Practicing dentists have an advantage over epi-demiologists in that they obtain immediate false-posi-tive feedback when they instrument a tooth with no clinical caries and false-negative feedback when a re-call patient exhibits progression of an equivocal lesion. Dentists should be encouraged to use this feedback as part of their diagnostic procedure and explain to their patients the difficulty of providing an accurate and pre-cise diagnosis with existing tests.

A rational approach to caries diagnosis in the absence of reliable tests may be to treat the susceptible surfaces as a unit rather than a series of unrelated clini-cal observations. The dentist could evaluate the risk factors for a particular patient and then identify the most likely fissure to be carious. If the dentist then decides a surgical intervention is justified, he or she can use feed-back from that procedure, particularly the extent or absence of caries, to determine if additional interven-tion is indicated (Figure 3). Support for this approach may be found in studies that identify “examiner predic-tion of future caries activity” as a significant predictor of caries risk.18

Future Research Directions

The recommendations of the RTI review for fu-ture research directions provide useful guidance for

researchers seeking to advance the knowledge of car-ies diagnosis. For in vivo work, they recommend a stan-dardization for histological validation methods for cari-ous lesions. They also recommend a standard format for the reporting of clinical caries diagnosis trials. How-ever, these recommendations do not overcome some of the problems inherent to in vivo studies of permanent teeth, particularly the requirement for extraction sub-sequent to the test. Information is obtained on a daily basis by dental practitioners when they determine the extent of suspicious lesions through operative interven-tion and when they recall patients previously deemed to not require operative intervention. Careful, well-de-signed, sampling of the outcomes of these procedures could be an important source for providing helpful clini-cal guidance.


1. Stookey GK, Jackson RD, Zandona AFG, Analoui M. Dental caries diagnosis. Dent Clin North Am 1999;43:665-77.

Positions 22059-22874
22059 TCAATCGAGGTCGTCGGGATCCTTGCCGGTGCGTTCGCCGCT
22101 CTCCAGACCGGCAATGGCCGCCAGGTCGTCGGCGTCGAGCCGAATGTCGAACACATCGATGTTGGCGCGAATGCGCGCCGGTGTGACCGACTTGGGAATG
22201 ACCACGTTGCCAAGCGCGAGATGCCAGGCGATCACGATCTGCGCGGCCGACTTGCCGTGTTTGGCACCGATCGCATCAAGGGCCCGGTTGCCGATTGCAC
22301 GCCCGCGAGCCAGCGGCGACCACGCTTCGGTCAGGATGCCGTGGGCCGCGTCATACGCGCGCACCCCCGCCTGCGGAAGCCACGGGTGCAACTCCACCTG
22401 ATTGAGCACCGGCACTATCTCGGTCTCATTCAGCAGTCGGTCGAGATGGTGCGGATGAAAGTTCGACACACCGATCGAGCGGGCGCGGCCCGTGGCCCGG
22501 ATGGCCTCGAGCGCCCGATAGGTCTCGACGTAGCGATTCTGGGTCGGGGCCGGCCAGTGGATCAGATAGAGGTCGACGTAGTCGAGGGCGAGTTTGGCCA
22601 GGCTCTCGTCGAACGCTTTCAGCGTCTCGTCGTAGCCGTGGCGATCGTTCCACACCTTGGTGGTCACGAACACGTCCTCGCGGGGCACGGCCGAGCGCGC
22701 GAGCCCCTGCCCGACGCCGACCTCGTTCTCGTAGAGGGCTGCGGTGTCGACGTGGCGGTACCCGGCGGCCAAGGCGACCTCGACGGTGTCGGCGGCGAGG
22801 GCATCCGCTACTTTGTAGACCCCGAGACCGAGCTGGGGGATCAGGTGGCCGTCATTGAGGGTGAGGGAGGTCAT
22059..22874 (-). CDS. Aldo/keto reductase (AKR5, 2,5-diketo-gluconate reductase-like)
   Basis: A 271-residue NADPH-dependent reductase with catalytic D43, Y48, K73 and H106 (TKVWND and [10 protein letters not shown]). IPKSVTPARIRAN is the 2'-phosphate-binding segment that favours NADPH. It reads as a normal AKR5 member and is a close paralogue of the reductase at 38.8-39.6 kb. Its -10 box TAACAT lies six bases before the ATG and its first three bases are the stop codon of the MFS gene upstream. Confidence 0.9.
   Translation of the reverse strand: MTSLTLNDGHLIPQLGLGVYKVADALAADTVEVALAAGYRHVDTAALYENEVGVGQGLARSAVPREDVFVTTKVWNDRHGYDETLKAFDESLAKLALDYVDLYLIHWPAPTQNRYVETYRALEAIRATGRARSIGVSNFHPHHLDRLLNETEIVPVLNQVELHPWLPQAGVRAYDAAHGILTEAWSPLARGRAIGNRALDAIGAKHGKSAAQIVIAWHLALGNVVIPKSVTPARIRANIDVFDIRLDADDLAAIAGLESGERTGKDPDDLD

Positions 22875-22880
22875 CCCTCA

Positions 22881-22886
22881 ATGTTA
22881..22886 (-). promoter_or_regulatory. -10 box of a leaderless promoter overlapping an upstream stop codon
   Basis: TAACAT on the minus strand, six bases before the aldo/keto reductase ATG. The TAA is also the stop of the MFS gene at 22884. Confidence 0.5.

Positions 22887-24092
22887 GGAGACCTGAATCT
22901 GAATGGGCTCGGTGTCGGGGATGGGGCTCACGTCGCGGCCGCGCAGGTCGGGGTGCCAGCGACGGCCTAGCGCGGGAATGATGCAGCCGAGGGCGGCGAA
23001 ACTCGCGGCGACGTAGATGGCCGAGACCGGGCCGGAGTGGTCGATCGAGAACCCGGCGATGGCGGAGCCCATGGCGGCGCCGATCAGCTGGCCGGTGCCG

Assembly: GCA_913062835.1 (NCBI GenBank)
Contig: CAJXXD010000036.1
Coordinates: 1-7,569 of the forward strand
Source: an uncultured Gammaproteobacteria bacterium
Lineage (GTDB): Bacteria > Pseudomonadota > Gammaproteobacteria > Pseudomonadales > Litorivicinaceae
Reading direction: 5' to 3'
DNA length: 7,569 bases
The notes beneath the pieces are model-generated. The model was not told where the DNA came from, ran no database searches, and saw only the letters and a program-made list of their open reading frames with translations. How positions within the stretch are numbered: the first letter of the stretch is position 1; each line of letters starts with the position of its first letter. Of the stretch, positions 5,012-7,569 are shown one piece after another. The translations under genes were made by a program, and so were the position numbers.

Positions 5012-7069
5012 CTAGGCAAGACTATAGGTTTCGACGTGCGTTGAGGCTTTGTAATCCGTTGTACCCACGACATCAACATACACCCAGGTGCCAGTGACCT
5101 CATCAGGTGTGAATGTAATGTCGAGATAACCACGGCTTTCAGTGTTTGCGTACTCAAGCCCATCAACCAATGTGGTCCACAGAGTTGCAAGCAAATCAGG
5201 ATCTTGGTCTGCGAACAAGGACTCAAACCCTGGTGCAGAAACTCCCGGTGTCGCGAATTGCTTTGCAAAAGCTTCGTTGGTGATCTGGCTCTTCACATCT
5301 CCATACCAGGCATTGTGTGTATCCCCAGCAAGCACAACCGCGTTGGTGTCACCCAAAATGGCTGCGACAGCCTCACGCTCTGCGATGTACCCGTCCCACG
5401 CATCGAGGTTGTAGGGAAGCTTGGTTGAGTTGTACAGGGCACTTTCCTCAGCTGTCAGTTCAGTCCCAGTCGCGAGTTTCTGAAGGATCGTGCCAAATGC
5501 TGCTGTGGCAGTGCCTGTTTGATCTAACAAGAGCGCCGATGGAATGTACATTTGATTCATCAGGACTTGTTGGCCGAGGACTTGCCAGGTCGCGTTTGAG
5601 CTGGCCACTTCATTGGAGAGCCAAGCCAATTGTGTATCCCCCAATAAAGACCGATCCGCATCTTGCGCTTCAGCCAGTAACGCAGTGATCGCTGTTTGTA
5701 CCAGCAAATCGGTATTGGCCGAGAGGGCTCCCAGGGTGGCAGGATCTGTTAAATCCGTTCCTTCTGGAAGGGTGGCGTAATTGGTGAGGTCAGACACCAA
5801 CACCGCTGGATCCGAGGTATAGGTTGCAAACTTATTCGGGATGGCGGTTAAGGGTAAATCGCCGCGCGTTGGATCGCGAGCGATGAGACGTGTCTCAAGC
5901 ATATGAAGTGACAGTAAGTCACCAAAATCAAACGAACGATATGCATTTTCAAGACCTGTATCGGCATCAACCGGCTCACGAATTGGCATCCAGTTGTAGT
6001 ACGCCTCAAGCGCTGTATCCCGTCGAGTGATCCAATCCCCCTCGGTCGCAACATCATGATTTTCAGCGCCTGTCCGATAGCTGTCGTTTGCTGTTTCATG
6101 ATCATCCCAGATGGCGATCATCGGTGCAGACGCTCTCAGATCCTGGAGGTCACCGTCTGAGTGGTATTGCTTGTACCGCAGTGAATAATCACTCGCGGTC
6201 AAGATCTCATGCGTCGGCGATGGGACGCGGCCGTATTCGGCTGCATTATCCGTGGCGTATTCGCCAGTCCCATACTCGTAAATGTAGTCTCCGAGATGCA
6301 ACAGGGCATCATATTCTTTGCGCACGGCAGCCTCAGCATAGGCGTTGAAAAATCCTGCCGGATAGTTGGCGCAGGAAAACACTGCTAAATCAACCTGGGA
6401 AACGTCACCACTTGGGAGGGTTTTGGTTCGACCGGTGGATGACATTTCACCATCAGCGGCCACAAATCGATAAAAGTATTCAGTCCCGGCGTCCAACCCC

2. Alfano RR, Yao SS. Human teeth with and without dental caries studied by visible luminescent spectroscopy. J Dent Res 1981;60:120-2.

3. Fishman J. Families a stoplight for tooth decay. US News and World Report. 2000;129(17):67.

4. Lussi A, Hotz P, Stich H. Fissure caries: their diagnosis and therapeutic principles (in German). Schweiz Monatsschr Zahnmed 1995;105:1164-73.

5. Miller PA, Ismail AI, MacInnis WA. Restorative manage-ment of carious pits and fissures: a new approach. J Dent Res 1995;74:248(abstract).

6. Lussi A. Clinical performance of the laser fluorescence system Diagnodent for detection of occlusal caries (in German). Acta Med Dent Helv 2000;5:15-9.

7. Basting RT, Serra MC. Occlusal caries: diagnosis and noninvasive treatments. Quintessence Int 1999;30:174-8. 8. Kidd EA, Ricketts DN, Pitts NB. Occlusal caries diagno-sis: a changing challenge for clinicians and epidemiolo-gists. J Dent 1993;21:323-31.

9. Clinical Research Associates. Newsletter 1999;23(12):2. 10. Rosenstiel SF, Rashid RG. Visual assessment of occlusal caries: a web-based dentists’ survey. J Dent Res 2000;80:229(abstract).

11. Nytun RB, Raadal M, Espelid I. Diagnosis of dentin in-volvement in occlusal caries based on visual and radio-graphic examination of the teeth. Scand J Dent Res 1992;100:144-8.

12. Stookey GK, Jackson RD, Zandona AG, Analoui M. Den-tal caries diagnosis. Dent Clin North Am 1999;43:665-77.

13. Goldstein RE, Parkins FM. Using air-abrasive technol-ogy to diagnose and restore pit and fissure caries. J Am Dent Assoc 1995;126:761-6.

14. Ripa LW, Wolff MS. Preventive resin restorations: indica-tions, technique, and success. Quintessence Int 1992;23:307-15.


15. Hamilton J. Microdentistry: the new standard of care? Part 3. Is air abrasion safe? CDS Rev 1999;(Sept.):16-22. 16. Freedman G, Goldstep F, Seif T. Ultraconservative resin

restorations: “watch and wait” is not acceptable treatment. Dent Today 2000;19(1):66-71.

17. Mertz-Fairhurst EJ, Curtis JW Jr, Ergle JW, Rueggeberg FA, Adair SM. Ultraconservative and cariostatic sealed

restorations: results at year 10. J Am Dent Assoc 1998;129:55-66.

18. Disney JA, Stamm JW, Graves RC, Abernathy JR, Bohannan HW, Zack DD. Description and preliminary results of a caries risk assessment model. In: Bader JD, ed. Risk assessment in dentistry. Chapel Hill: University of North Carolina, Dental Ecology, 1990:204-14.


Figure 1. Web-based visual assessment of occlusal caries
Table 1. Comparison of overtreatment with undertreatment of stained occlusal fissures in permanent teeth
Figure 3. Management of pit and fissure caries